Paralysis tick in dogs and cats
What is tick paralysis?
The paralysis tick, also known as the Ixodes Holocyclusis, is the only tick species that poses a real threat to Australian pets. Found on the east coast of Australia, this tick usually targets native wildlife such as bandicoots, possums and koalas. However, they have a tendency to attach themselves to domesticated animals, and sometimes even to humans.
Pets are much more likely to pick up a paralysis tick if they are outdoor animals, interact with wildlife or have access to bushy or grassy areas. Not surprisingly, paralysis ticks are more likely to be found affixed to dogs than cats, but outdoor cats are also susceptible. There has been an increased number of these ticks in recent years, which some scientists have attributed to global warming, as well as the growing bandicoot population.
The paralysis tick injects a poison into the dog or cat as it feeds, causing weakness, irritation, a change in pitch in the meow or bark, wobbliness and excessive panting. Tick Paralysis or ‘toxicity’ occurs when over a period of time ticks cause single organ toxicity, targeting the cardiac system, bladder or lungs, and can lead to severe paralysis.
The female paralysis tick is the more dangerous. She lays up to 3,000 eggs and, once hatched, the offspring attach themselves to vegetation with their first host in their sights. After finding their first host – usually a possum, bandicoot or koala – the ticks drop off and wait for another host, and this time, a cat or dog, even a human is usually the host of choice. These tiny parasites will engorge themselves with blood over a hundred times their body weight and can grow to the size of your little finger nail.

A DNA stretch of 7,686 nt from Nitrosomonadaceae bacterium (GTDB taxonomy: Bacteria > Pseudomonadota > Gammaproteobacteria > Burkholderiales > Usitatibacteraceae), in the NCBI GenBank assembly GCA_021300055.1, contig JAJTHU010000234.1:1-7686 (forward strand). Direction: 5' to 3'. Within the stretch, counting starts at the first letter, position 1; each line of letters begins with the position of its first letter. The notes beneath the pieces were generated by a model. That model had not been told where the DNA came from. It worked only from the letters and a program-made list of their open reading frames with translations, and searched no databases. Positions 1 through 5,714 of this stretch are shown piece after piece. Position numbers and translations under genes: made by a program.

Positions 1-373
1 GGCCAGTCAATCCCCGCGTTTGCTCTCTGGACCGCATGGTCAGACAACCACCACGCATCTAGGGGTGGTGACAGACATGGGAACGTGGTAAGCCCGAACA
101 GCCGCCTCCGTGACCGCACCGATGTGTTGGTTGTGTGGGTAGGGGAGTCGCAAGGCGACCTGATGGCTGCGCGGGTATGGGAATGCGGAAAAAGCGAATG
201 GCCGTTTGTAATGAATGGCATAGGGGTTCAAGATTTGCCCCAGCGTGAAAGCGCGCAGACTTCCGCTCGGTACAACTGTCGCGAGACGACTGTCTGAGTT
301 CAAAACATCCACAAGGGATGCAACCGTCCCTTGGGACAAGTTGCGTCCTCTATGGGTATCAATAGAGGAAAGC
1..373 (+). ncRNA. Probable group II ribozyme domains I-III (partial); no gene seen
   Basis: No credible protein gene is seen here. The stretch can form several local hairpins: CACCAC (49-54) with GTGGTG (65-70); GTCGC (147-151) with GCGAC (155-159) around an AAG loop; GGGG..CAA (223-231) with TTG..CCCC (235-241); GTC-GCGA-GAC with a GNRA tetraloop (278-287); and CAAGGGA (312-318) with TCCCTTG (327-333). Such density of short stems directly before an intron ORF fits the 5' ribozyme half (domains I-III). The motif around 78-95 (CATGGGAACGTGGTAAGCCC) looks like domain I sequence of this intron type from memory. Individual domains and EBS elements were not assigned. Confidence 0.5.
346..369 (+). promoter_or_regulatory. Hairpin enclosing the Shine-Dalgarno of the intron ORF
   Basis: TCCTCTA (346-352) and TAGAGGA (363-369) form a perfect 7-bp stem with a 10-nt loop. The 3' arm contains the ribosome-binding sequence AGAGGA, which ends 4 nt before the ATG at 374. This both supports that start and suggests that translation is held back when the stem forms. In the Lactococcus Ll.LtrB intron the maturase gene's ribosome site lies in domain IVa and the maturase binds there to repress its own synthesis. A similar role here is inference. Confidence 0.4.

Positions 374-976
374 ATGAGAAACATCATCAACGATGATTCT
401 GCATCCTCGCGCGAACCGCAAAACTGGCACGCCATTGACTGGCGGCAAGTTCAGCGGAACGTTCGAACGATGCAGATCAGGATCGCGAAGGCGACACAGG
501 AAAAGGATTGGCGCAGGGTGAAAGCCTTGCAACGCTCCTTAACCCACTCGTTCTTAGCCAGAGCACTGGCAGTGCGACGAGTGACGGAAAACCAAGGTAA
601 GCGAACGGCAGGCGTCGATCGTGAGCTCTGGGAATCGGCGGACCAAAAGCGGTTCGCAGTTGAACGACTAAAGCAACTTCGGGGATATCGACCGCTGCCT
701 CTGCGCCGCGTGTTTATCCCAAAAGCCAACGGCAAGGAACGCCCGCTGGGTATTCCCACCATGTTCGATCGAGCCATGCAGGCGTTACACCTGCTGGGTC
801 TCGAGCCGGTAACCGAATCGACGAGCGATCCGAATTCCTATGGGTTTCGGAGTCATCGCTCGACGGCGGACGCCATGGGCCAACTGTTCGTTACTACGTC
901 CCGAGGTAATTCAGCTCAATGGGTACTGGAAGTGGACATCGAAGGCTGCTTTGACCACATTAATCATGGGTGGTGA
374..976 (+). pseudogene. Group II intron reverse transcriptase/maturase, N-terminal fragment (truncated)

Paralysis ticks, although dangerous – especially to small pets – can be combatted with a number of medications and preventative measures.
Tick paralysis prevalence in Australia
The highest prevalence of tick paralysis occurs in the coastal areas of Eastern Australia. When divided by state, New South Wales had the highest prevalence of tick paralysis cases in 2021 (63.5%), followed by Queensland (32.6%), according to Petsure claims data.
Cost of tick paralysis in dogs*
Average claim cost
Highest claim cost
No of dogs affected in 2022
* PetSure claims data for tick paralysis experienced by dogs in 2022
Cost of tick paralysis in cats*
Average claim cost
Highest claim cost
No of cats affected in 2022
* PetSure claims data for tick paralysis experienced by cats in 2022
Tick paralysis affects thousands of pets in Australia each year, and as you can see from the figures above, treatment can be very costly. Bow Wow Meow includes cover for tick paralysis of up to $3,000, depending on which plan you choose. Read more about our plans here.
Symptoms of paralysis tick in dogs and cats
Paralysis ticks effectively poison your pet. Fortunately, there are a number of symptoms that can raise the alarm when it comes to identifying Tick Paralysis. Most often, you will notice a change in behaviour and the physical fitness of your cat or dog. They will most likely become sickly and weak and their voice may even change.
It’s essential that if symptoms are observed, medical attention is immediately sought. Some pets have been known to die from Tick Paralysis, especially puppies, kittens and the smaller breeds.
Some of the symptoms to look out for include: